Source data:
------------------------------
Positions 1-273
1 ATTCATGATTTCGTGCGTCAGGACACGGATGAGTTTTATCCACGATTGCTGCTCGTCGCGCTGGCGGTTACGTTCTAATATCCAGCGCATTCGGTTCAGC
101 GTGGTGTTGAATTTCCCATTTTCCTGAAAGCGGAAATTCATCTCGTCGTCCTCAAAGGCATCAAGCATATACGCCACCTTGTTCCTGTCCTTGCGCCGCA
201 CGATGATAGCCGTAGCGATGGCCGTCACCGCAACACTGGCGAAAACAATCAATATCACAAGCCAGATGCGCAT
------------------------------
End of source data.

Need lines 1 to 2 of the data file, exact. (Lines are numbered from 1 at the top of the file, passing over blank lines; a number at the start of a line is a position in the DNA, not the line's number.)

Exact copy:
Positions 1-273
1 ATTCATGATTTCGTGCGTCAGGACACGGATGAGTTTTATCCACGATTGCTGCTCGTCGCGCTGGCGGTTACGTTCTAATATCCAGCGCATTCGGTTCAGC